The Final Word On The Matter (The Final Girls review)

Who doesn’t love the 80’s? And especially the seemingly hilarious violence and over-the-top way that films addressed their genres at the time?

I personally am glad to have grown up at a time when claymation and other practical effects were still the norm, because when you watched something, you had to rely on your imagination to fill in the gaps.

And for the most part, movie magic worked. But sometimes it didn’t, and sometimes tropes would develop.

But this week’s review addresses those pop culture pieces in an interesting way.




The Final Girls (2015)
Cast: Taissa Farmiga, Malin Akerman, Alexander Ludwig, Nina Dobrev, Alia Shawkat, Thomas Middleditch
Director: Todd Strauss-Schulson
released on blu-ray November 3, 2015
******** 8/10


IMDB: 6.8
Rotten Tomatoes: 72%, Audience Score 74%
The Guardian: N/A

I don’t know much about Todd Strauss-Schulson. I had to struggle a bit to learn about his directing history.

Highlights include A Very Harold & Kumar 3D Christmas and a few episodes of The Inbetweeners. Like I said, not a lot to go on.

But that doesn’t really matter in the grand scheme of things. Holy Moses, this movie was interesting. As a fan of satire, and all things meta, this effort by Strauss-Schulson really is a loveletter to 80’s horror films, as Sam Raimi has put it.

If you liked Scream or Cabin In the Woods, this movie will be right up your alley folks. I promise.

But let me paint you a written picture and you can start to see for yourself.

The movie starts out with Max Cartwright (Taissa Farmiga)  waiting in the car for her mother Amanda (Malin Akerman). Amanda has just returned from an audition where she likely didn’t get the part because the director recognized her from “Camp Bloodbath,” an infamous ’80s horror film she starred in almost 20 years prior.

On the way home the two get into a car accident and unfortunately Amanda doesn’t survive the crash.

Fast forward three years later, on the anniversary of her mom’s death, and Max is studying with her friend Gertie. They are also discussing that Chris (Alexander Ludwig) has just broken up with Vicki (Nina Dobrev) and how it is Max’s opportunity to show her interest as Chris will be tutoring Max.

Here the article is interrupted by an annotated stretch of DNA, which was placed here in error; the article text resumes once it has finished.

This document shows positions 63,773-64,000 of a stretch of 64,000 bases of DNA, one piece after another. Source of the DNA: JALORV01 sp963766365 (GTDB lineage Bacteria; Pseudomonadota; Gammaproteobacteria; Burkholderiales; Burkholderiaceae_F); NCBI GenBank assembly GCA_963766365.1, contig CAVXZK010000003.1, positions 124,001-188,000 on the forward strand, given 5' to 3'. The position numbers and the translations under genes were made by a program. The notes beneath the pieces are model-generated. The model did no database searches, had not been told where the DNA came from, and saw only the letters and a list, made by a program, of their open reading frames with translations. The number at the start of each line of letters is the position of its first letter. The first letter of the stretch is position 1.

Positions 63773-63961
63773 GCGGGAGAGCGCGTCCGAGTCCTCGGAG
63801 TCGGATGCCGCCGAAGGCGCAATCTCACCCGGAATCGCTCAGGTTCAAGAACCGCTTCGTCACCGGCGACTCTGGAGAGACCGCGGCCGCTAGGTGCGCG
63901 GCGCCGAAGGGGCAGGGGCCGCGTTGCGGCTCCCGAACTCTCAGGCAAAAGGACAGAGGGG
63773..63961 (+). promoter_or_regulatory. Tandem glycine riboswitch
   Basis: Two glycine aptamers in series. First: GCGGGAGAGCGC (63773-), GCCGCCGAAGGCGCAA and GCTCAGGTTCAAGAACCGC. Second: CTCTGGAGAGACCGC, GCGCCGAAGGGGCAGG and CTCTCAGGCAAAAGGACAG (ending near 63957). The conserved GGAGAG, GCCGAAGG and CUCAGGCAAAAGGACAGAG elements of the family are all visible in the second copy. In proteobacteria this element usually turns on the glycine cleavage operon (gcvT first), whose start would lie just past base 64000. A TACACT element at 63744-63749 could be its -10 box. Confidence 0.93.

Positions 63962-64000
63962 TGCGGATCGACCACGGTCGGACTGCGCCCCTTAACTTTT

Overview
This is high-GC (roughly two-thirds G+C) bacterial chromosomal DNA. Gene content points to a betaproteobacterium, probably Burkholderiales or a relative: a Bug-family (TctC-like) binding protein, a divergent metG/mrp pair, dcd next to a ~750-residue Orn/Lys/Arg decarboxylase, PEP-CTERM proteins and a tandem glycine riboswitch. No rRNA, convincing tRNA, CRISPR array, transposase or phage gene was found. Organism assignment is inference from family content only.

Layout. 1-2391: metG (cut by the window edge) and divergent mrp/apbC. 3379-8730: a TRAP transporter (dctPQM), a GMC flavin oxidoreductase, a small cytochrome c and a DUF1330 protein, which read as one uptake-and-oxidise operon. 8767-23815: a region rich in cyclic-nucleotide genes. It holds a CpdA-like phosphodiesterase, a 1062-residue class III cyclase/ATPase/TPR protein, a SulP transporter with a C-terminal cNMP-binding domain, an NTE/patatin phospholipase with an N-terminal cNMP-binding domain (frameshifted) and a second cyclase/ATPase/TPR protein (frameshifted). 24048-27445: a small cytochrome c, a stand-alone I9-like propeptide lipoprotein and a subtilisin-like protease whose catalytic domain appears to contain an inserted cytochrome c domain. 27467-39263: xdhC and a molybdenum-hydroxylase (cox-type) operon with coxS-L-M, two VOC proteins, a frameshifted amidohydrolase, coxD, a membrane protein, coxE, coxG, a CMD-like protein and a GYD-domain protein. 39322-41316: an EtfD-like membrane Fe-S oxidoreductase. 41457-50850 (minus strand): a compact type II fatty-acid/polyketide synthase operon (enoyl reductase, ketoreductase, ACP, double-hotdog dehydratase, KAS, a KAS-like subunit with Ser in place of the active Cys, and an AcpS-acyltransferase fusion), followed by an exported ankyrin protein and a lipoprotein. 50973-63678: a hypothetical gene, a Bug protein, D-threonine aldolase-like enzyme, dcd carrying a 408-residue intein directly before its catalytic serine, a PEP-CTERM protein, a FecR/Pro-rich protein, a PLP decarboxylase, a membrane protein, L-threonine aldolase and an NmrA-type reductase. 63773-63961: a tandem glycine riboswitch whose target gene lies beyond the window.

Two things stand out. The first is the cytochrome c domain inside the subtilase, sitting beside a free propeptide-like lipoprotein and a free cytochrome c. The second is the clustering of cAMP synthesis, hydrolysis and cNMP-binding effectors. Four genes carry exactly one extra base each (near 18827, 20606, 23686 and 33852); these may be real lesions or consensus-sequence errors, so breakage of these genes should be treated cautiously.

Enter Duncan (Thomas Middleditch), Gertie’s stepbrother and avid fan of the Camp Bloodbath franchise. He is there to convince Max to join in the back-to-back screening of the first two films at a local theatre and make an appearance for the fans. He eventually wins her over and Max, Gertie, and Duncan go to the show. Chris has decided to come and support Max as well, knowing it is a sensitive subject for her. And Vicki shows up too, pretending to not be there specifically to see Chris and win him back.

Once the movie finally does start, in a very cool effect, some audience members accidentally start a fire. In a bid to escape the fire, Max and her friends decide to rip through the movie screen, and are transported to Camp Bloodbath.

Once they realize they are trapped inside the film, they pass themselves off as counselors, hoping to figure out a way out of the movie and avoid getting killed by the crazy Billy Murphy (Camp Bloodbath’s antagonist). Both we and the group quickly realize that they will have to deal with horror movie tropes if they want to make it out alive – concepts of final girls, sex equating to death, and flashbacks litter the world they inhabit.

Without giving too much away, I think you will really enjoy this one.

Being a fan of horror movies and satire should help you connect with the story, as it is a little slow to start, but there is a surprising amount of heart in The Final Girls, and you can’t help but root for everybody to make it through. All the while laughing at the way the tropes are dealt with.

Part of me wishes I had watched a couple of these slasher flicks just ahead of sitting down to enjoy this movie, but I’ve got a good enough memory of Friday the 13th and other 1980s horror to get the references.

Pros: The relationship between Max and her mother is incredibly sweet, and the dialogue between Max and Nancy, the character Amanda plays is incredibly interesting and will warm your horror desensitized heart. And while mostly one-dimensional, almost all of the minor characters are quite fun to watch

Cons: There is surprisingly very little sex or violence in this film, which is a convention of the genre, I wish Stauss-Schulson had been able to add more of this content and found ways to flip those details on their head, but SONY wanted a PG-13 rating.

Runtime: 88 minutes

Points of Interest: The Final Girls is the same runtime length as Camp Bloodbath. This film was co-written by Joshua John Miller, whose father, Jason Miller had passed away recently, and starred as Father Karras in The Exorcist.

I don’t know what else to say about this movie that I haven’t already said. If you want to see a genre-bending film, check this out. If you’d rather stick to the confines of what has been established already, The Final Girls probably isn’t for you.

With that said, I expect you’ve enjoyed this review dear readers. Have you enjoyed the variety of films I’ve looked at so far? Are you hoping for something else? Science Fiction perhaps? Adventure? Leave some comments!


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